The acoustic insulation thickness you choose should not exceed the depth of the stud frame. Acoustic rock wool slabs have low compressive strength and do not squeeze between plasterboard sheets. Acoustic insulation slabs come in a variety of thicknesses, ranging from 25mm to 100mm.

The minimum thickness required for soundproofing floors with timber floor joists is 100mm. So, we recommend using 100mm sound insulation slabs between the joists on household floors that require sound insulation.

How to soundproof a wall?

Basically, there are two types of walls that need soundproofing. The first is the traditional solid party wall, made of bricks or blocks or the external wall. The second is an internal stud wall, which is generally made of a timber frame and plasterboards insulation. For properties with stud walls, higher amounts of soundproofing are usually required. Soundproofing a wall - external or internal is an easy DIY job, though the process of insulation may differ. 

Sound insulation installation for walls:

Ensure you have all the things you need, like the safety equipment, resilient bars, mineral wool acoustic slabs or rolls and plasterboards in place before you can get started.

1. When soundproofing a stud wall, the first step is to inspect it for gaps or weak places and fill it up with an acoustic sealant. 

2. The second step would be to build the stud framework. Stud walls can be made from metal or wood. 70-75mm thick studs are typically used for higher walls, while 50mm stud work is used for smaller walls.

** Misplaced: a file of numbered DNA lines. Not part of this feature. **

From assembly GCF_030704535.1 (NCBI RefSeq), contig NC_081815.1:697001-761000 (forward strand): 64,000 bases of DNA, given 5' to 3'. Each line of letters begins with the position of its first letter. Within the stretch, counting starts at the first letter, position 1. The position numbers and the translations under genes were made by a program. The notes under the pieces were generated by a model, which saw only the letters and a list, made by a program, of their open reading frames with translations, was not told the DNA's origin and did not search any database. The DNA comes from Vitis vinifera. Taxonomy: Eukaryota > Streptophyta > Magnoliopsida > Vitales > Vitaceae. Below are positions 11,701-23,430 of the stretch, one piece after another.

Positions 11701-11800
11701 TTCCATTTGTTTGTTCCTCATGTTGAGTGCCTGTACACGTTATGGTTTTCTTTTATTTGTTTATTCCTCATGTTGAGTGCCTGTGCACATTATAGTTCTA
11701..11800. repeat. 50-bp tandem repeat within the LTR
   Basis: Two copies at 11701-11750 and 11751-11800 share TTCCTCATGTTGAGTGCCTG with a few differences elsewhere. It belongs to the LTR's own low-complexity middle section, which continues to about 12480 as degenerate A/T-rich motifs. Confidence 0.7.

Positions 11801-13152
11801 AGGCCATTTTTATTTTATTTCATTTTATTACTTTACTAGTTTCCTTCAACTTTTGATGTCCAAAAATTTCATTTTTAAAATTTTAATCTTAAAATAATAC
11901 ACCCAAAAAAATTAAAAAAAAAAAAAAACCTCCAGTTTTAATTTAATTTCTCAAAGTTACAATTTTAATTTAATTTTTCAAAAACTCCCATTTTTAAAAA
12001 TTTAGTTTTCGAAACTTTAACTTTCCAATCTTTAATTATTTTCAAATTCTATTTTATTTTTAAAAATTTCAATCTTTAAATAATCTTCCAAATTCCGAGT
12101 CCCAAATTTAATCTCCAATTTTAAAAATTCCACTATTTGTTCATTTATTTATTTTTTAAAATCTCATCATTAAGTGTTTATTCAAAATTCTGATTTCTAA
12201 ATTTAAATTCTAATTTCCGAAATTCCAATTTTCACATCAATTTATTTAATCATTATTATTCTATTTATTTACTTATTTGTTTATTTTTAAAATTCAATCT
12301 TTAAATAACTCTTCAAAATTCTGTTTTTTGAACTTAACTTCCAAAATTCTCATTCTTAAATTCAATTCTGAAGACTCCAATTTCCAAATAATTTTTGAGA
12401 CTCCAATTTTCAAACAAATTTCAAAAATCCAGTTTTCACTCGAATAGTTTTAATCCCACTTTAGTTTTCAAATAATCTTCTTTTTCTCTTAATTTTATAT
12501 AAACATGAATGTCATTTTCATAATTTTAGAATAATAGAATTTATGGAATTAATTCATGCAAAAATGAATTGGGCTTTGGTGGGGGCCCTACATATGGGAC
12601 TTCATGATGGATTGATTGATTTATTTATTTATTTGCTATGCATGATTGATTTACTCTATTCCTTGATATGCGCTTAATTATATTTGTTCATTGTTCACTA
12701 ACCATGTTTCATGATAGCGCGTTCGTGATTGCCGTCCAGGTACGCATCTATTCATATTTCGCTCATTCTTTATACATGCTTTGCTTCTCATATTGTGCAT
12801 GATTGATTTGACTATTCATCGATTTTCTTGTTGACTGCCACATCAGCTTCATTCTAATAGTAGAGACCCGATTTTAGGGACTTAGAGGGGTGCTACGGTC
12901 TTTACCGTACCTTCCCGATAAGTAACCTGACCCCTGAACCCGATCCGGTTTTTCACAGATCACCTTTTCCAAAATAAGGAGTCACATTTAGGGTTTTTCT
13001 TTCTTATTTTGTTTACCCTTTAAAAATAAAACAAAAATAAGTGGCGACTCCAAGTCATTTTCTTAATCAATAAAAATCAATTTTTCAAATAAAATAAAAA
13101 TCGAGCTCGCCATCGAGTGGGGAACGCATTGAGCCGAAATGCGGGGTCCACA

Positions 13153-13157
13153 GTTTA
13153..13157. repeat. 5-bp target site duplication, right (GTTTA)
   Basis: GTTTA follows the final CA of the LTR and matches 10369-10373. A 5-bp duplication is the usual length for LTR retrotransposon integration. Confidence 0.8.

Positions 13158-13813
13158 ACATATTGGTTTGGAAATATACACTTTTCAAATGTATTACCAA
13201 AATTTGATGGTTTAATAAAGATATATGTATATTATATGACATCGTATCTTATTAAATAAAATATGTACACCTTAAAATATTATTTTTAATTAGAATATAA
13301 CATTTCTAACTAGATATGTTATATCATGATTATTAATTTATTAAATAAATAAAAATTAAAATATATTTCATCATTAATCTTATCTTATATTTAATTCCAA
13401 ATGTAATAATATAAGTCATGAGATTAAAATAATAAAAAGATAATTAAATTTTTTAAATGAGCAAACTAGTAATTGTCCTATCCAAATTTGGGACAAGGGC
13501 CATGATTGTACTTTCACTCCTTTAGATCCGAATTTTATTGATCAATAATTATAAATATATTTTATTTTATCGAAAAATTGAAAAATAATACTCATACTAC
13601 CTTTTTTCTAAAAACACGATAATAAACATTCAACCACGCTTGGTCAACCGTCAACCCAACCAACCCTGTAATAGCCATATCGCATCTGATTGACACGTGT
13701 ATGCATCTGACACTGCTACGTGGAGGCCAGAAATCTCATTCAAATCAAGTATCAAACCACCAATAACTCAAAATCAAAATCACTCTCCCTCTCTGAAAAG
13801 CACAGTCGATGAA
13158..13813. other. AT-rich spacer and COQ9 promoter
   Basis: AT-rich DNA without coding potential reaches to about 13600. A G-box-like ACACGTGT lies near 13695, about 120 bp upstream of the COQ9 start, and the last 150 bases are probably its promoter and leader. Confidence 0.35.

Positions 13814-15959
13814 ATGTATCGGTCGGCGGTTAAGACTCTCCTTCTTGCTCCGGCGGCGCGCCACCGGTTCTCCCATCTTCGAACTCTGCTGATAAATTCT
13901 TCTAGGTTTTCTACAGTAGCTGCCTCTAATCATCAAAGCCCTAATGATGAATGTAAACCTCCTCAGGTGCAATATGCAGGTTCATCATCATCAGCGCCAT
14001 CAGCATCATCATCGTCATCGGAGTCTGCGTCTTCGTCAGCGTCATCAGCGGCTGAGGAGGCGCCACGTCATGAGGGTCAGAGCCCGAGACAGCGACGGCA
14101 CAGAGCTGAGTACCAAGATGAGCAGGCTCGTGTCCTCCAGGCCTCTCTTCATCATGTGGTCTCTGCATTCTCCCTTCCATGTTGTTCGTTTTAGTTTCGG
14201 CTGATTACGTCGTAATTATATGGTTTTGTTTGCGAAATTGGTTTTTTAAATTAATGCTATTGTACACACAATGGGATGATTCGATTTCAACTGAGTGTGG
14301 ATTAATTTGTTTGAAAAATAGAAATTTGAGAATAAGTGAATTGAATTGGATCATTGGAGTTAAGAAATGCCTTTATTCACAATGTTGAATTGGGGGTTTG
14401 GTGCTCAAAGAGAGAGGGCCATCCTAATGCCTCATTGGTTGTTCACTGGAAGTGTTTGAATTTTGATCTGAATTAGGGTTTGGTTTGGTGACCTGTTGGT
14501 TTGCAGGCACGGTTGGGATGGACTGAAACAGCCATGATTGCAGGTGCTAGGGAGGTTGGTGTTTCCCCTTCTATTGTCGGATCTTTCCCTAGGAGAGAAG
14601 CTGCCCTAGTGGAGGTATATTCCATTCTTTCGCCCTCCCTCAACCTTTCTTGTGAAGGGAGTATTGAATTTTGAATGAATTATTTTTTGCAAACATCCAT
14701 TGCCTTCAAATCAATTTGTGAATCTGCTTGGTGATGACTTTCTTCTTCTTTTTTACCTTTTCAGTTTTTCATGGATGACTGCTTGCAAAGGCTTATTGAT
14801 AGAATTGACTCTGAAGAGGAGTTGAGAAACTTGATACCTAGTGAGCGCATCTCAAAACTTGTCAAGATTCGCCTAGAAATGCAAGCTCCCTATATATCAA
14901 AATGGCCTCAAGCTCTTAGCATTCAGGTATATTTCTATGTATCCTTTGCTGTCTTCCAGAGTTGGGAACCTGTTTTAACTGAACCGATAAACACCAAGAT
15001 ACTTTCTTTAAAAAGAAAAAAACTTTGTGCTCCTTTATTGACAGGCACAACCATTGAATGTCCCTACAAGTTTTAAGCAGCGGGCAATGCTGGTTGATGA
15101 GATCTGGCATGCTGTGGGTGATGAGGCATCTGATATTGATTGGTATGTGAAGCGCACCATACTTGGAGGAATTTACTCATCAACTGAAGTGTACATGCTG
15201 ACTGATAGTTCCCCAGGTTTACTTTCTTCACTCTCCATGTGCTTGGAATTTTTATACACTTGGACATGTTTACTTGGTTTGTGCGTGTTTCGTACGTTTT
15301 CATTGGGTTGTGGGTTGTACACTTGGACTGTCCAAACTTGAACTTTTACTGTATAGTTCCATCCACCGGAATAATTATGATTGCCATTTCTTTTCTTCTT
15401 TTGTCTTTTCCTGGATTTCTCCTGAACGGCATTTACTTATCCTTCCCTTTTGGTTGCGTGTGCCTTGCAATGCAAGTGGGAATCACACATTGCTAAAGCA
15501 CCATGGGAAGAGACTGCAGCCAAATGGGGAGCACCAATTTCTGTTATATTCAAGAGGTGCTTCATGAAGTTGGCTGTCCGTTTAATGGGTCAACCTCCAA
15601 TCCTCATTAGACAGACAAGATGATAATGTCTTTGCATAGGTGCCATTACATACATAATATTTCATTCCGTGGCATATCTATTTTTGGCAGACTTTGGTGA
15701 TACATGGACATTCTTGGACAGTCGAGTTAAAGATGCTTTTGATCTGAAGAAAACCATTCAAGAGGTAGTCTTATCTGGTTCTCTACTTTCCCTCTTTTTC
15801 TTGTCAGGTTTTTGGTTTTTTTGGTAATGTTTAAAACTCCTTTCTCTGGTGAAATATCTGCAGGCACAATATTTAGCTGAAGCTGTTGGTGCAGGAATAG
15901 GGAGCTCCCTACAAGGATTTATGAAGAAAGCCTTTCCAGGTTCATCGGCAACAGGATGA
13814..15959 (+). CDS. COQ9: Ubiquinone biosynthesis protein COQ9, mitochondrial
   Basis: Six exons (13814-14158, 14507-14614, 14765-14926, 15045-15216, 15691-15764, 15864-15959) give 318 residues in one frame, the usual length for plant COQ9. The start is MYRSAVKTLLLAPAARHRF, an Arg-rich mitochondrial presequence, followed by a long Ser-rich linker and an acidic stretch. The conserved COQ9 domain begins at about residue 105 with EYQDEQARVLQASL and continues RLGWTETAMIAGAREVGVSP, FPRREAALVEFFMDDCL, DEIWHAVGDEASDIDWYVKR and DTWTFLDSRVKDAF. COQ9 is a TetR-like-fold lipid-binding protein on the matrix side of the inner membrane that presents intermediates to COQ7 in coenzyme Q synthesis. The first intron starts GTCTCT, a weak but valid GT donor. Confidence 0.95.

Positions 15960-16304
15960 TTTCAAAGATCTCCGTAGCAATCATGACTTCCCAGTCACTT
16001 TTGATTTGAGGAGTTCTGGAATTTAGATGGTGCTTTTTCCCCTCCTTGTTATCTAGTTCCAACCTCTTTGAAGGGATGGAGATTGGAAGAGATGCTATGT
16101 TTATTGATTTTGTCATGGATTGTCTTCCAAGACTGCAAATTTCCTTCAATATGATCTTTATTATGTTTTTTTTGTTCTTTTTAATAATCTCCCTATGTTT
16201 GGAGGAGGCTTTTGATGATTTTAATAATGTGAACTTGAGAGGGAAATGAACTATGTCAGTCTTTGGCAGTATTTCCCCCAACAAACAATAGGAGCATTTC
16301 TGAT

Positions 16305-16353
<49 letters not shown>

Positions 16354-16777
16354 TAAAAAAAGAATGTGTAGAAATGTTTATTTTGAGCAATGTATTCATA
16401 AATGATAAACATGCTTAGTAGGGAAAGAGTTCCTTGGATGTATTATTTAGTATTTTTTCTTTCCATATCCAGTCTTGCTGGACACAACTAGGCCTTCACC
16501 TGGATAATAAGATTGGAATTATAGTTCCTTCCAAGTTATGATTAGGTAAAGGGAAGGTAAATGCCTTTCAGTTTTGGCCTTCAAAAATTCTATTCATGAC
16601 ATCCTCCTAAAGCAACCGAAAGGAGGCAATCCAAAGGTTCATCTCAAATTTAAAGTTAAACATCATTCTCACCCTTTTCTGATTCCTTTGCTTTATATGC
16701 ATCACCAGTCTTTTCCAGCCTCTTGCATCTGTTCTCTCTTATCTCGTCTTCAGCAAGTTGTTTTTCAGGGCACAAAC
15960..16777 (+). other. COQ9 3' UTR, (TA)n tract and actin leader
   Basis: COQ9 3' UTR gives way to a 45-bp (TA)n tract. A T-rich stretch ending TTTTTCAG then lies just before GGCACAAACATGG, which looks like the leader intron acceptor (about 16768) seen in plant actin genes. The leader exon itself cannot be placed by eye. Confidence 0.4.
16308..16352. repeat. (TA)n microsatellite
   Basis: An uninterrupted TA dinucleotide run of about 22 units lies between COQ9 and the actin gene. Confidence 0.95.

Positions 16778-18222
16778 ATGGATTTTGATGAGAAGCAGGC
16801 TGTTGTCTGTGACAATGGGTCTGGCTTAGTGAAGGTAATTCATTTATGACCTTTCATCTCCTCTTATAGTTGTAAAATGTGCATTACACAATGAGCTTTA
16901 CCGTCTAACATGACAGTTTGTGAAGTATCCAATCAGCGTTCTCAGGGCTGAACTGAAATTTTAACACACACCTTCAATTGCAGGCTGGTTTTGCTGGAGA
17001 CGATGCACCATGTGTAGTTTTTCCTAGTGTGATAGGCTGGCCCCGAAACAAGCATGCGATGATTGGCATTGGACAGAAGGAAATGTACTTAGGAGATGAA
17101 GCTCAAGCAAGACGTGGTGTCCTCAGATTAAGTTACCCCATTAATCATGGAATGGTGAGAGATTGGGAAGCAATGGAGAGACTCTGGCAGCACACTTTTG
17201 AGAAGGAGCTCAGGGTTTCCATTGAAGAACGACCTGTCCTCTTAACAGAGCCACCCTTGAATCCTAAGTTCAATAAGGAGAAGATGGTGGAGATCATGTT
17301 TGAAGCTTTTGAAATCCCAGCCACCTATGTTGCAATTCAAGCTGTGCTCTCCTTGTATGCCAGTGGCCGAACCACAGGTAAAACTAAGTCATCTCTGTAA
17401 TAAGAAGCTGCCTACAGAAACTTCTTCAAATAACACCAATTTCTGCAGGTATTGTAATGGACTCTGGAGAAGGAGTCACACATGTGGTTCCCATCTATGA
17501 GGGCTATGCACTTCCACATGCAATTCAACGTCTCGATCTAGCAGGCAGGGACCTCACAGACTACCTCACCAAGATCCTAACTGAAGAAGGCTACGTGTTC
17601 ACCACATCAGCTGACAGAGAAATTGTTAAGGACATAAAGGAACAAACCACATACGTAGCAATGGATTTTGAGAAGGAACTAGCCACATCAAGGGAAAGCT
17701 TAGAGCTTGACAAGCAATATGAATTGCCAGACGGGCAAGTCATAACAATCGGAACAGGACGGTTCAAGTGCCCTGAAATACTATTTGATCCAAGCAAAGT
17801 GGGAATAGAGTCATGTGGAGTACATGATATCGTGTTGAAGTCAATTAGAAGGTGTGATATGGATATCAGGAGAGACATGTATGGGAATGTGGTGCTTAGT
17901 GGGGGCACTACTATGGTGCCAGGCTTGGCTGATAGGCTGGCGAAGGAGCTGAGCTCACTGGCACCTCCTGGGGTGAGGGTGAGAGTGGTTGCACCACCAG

3. Use acoustic mineral wool slabs or rolls to line the stud framework. The recommended density is 60kg/m3, and it's simple to cut with a sharp knife or a handsaw. Just place the acoustic roll directly on the wall, ensuring that it is securely tucked between the timber studs. 

4. Apply a resilient layer to the face of the wall. The resilient bars or layer must then be installed across the timber stud, with the attaching flange on the bottom edge. 

5. From floor to ceiling, you can fasten each bar at intervals of 600mm, basically because the plasterboard will eventually be screwed into the resilient bars, so marking the position of each bar on the next wall is a smart idea.

6. Add an acoustic plasterboard layer to this resilient layer, carefully placing them on the adhesives. 

You can create a double layer of acoustic plasterboard by adding another layer of acoustic plasterboard.

Use an acoustic sealant to seal the perimeter. To finish, dry line or plaster the wall.

Soundproofing regulations in the uk:

The acoustic insulation requirements of residential buildings in the United Kingdom are explained in Part E of the Building Regulations 2010. The document was revised further in 2015. It covers soundproofing regulations for walls and floors as well as noise reduction measures inside bedrooms.

The Regulations, which apply to England and Wales, are divided into two parts:

  • E1 examines noise protection from adjacent buildings, such as flats, terraces, and semis.
  • E2 is concerned with sound transmission within the home.

In conclusion:

Effective sound insulation in your home helps increase comfort and keeps noise away. Acoustic insulation in pipes and ducts found in industrial facilities, ensure reduction in operational sound, resulting in increased productivity of personnel and quieter workplaces. We hope you gained some insights into soundproofing and acoustic insulation materials through this blog.

For top-quality acoustic insulation products, visit Buy Insulation Online. We offer mineral wool acoustic insulation rolls and slabs at competitive prices. Get free delivery on select postcodes and plant a tree for free on your order!